Any team knocking on the door of success will have a turning point. Malachy McToal and Tommy Cox took the reigns in the 2004 season that saw Castledawson make their greatest stride to date.

Going into their semi-final with Swatragh that year, the 'Dawson were underdogs. The Davitt's had 25 titles to their name and after a staggering 19 in succession, they were chasing another five-in-a-row.

“We beat them, it was a big scalp,” Maura points out. “They were high and flying and weren't expecting it...and to be fair, neither were we.”

The result was just the tonic. Katie McAuley scored three goals in an enthralling 6-6 to 3-9 win. Once Castledawson got their noses in front, they battened down the hatches at the back. It was time to stand up.

“We threw everything into the back line to keep them out,” Maura remembers. “You couldn't let that Swatragh team near the goals or they'd have opened you up.”

It was a seismic step forward, one to foster belief. Though, that's where their title hopes ended. In the decider, Lavey ran out 1-11 to 1-3 winners on the way to four titles inside six years.

Castledawson just couldn't find their semi-final form and reach the same heights.

“As they say, 'you have to lose a final to win one'” offers Maura.

The following year, Castledawson weren't in the reckoning, yet didn't disappear from the pecking order. In 2006 they returned for another crack at the title. It was their time.


Paddy Henry senior was taken too soon. Maura McAuley still remembers her sister Úna's phone call. It was Saturday, August 8, 2008, just two years after managing Castledawson to championship glory, and down the line filtered the tragic news that Paddy passed away.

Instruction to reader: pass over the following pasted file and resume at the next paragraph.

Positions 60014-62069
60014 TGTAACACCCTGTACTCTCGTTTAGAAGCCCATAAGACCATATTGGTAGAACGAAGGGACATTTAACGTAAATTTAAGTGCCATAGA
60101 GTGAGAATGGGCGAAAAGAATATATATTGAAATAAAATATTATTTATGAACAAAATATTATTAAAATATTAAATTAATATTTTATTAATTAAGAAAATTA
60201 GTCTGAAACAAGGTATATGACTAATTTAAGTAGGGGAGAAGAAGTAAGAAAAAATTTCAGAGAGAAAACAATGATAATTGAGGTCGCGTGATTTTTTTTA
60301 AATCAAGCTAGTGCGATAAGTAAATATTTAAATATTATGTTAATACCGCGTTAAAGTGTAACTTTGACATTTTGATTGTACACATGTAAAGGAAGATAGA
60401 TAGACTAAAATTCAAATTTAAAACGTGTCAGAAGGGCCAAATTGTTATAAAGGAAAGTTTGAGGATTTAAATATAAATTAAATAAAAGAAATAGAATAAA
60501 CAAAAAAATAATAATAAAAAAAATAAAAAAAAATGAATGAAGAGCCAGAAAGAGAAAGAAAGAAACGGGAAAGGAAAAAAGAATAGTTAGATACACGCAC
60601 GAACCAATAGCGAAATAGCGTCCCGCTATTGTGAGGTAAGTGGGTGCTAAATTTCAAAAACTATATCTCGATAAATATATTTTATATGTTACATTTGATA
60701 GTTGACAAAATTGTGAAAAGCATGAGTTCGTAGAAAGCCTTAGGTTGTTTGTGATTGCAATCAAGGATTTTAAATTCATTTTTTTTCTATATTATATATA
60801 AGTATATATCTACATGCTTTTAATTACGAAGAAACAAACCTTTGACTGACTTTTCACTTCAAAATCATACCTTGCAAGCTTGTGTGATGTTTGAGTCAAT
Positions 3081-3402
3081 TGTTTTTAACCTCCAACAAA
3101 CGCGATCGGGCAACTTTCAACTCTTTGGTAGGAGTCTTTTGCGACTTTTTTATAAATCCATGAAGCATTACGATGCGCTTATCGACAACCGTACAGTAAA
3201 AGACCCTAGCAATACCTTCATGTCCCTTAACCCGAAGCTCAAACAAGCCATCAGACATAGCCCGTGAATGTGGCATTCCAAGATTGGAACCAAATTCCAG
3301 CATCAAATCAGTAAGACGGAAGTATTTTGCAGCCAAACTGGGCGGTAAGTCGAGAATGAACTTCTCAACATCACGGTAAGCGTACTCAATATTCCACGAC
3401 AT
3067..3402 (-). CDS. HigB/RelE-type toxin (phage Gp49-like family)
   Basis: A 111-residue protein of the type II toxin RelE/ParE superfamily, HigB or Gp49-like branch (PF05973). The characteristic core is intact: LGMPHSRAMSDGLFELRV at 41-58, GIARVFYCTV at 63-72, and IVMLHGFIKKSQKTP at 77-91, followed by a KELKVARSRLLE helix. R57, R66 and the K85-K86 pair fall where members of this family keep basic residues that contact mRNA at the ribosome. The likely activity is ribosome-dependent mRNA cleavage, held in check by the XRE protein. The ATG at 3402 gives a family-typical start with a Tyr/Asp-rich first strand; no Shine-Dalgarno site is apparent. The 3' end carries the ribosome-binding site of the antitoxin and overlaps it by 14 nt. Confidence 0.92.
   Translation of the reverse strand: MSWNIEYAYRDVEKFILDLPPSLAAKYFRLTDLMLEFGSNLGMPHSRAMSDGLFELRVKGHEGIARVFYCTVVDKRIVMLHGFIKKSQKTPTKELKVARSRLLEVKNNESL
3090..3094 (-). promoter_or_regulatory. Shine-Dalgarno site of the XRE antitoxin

“It was awful at the time,” Maura said. “It was such a short time after us winning the championship and although he wasn't with us (as manager) that year, we'll never forget him for what he did.

Katie, Úna and Maura McAuley pictured with Paddy Henry senior during the celebrations

“He was brilliant and was able to get the best out of everybody,” said Maura of Paddy's greatest strength.

She remembers after weekends when they'd have been in Dublin socialising, their manager always struck a balance to get his charges back on track for the next challenge.

“He's just  said 'I'll run the drink out of you' and he knew what to do to get you going and it worked,” Maura added. “Others may have taken a different approach, but Paddy just had that way with him.”

With the experience of having coached football teams around the club, mixed with his infectious personality made him the perfect leader for their ever-improving camogie side. Without the endless array of team meetings that has crept into sport now, Paddy still managed to leave no stone unturned.

His son Paddy junior, who won an Ulster minor medal with Lavey the previous season, and Bridie Totten came on board as part of the management.

“'Young Paddy would have been working with Claire (O'Kane – goalkeeper) on puck-outs. He was handy with the hurl and he'd be firing shots in at her and working with the free-takers,” Maura points out.

The two other Henry boys - Christopher and Peter - were also part of the back-room team, who would later help Paddy junior get Castledawson's underage hurling teams get their foot on the ladder.

On the camogie front, Castledawson entered the 2006 Ulster League, giving them games against the cream of other counties. Again, it was another ingredient, helping them raise the standard.

Despite losing to Swatragh early on in the Derry league, Castledawson went on to win the title and Maura vividly remembers the next training session after their defeat.

“He gave us some running after that game, he knew we shouldn't have got beat.” Maura laughs. “Paddy made it enjoyable. We did the hard running and the hard hours.”